Autonomous cars in the near future could use a laser beam based steering system that is a lot faster than the radio wave based systems in use now. The technology is also more efficient and robust than existing technology used in accident avoidance systems.
Laser beam steering, as the researchers are now calling it, is reportedly "orders of magnitudes" faster than any exiting automated steering system that uses phased antenna-array technology, according to a release put out by the Purdue University. This steering system is based on the interactions between a pulsing laser and a surface based on silicon. The pulsing light is made by a "mode-locked laser with a frequency-comb spectrum".
A beam-steering device using lasers can easily scan a large angle of view in nanoseconds or picoseconds unlike the microseconds that current technology takes to react.
"This technology is far less complex and uses less power than existing technologies," said Amr Shaltout, a post-doctoral research fellow in Materials Science and Engineering at Stanford who came up with this idea. "The technology merges two different fields of nanophotonic [behavior of light on the nanometer scale] metasurfaces [surfaces that can manipulate light] and ultrafast optics."
Fast scanning means higher frame rates, which in turn will give high resolution output in any required application.
The laser beam steering system will not require any additional power source and is chip-compatible. Based entirely on light-matter interactions between metasurfaces, it can be integrated into a patterned silicon film, notes the report.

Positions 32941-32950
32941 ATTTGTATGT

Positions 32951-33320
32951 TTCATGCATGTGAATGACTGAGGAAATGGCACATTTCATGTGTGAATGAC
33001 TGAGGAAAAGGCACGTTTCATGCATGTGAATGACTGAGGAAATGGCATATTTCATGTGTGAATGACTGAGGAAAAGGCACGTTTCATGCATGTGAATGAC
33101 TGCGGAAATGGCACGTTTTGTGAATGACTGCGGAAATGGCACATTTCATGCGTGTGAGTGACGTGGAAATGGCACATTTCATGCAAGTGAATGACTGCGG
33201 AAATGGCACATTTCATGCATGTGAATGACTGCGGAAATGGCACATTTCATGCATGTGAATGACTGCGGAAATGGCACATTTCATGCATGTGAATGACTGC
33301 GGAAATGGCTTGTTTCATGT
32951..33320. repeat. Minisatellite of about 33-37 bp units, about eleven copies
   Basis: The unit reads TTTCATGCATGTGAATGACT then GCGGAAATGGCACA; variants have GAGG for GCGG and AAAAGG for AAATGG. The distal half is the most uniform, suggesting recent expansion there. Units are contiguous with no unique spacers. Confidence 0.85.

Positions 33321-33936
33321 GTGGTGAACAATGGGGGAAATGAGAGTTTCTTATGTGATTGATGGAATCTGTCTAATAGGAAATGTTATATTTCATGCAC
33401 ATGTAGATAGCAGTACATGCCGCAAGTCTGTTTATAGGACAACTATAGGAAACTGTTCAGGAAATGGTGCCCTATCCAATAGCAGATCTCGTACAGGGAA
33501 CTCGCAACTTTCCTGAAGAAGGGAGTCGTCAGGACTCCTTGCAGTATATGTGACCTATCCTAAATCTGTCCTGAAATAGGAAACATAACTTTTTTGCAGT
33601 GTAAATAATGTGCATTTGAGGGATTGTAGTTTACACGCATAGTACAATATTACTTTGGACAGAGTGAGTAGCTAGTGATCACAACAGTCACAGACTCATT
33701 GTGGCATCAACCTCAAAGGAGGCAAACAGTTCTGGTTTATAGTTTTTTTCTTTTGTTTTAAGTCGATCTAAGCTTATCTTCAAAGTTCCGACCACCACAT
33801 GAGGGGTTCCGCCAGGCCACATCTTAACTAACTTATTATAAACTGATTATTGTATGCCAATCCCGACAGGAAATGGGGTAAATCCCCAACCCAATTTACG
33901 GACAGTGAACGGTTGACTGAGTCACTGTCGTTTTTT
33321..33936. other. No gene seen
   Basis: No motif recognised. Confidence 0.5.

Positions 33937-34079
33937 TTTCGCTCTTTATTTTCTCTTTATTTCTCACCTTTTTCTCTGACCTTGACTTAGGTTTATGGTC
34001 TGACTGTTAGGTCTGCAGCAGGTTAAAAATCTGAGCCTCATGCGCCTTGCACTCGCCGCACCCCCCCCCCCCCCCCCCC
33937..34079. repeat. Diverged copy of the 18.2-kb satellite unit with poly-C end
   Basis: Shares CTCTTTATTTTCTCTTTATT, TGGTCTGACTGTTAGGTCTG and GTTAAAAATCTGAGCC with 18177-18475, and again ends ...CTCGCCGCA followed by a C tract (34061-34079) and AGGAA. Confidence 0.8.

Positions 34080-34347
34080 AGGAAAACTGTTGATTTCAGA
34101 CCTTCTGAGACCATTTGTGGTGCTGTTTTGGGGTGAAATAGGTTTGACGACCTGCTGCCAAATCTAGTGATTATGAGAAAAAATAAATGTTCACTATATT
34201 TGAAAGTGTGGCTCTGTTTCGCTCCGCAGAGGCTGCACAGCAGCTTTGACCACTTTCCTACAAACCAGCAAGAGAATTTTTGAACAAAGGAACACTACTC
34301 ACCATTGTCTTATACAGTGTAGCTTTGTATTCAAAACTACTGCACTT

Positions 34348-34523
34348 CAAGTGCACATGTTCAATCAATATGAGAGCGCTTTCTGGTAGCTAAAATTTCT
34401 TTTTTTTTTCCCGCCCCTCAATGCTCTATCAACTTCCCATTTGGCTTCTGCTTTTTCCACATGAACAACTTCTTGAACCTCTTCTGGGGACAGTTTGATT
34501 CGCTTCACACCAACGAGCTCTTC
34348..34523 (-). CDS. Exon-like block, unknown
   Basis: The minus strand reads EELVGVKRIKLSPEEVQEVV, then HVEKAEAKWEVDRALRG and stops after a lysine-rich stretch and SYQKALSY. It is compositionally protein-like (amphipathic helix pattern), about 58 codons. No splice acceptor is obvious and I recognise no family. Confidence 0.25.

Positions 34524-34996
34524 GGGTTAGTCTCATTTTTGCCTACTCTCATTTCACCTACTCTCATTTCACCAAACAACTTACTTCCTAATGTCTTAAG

"That's the basis for all of the electronic circuitry at the nanoscale to give this exciting functionality that allows the beam steering to happen," said Brongersma, a professor in Stanford's Department of Materials Science and Engineering.
Autonomous cars make use of light detection and ranging (Lidar). It is similar to radar, except, instead of bouncing radio waves off surfaces, it uses infrared or visible light. This is why many autonomous cars are seen with a weird spinning tube on their roofs. Laser based systems could remove such instruments, which are quite expensive, reducing overall costs. "This seems to be a disruptive solution which could make a big difference in this huge, emerging industry," said Vladimir Shalaev of Purdue.
Laser beam steering, apart from its use in autonomous cars, can also be used in other areas that require navigation like space flights, radar, as well as imaging, tag-scanning, archaeology, mapping, robotics, and several other like fields, notes the release.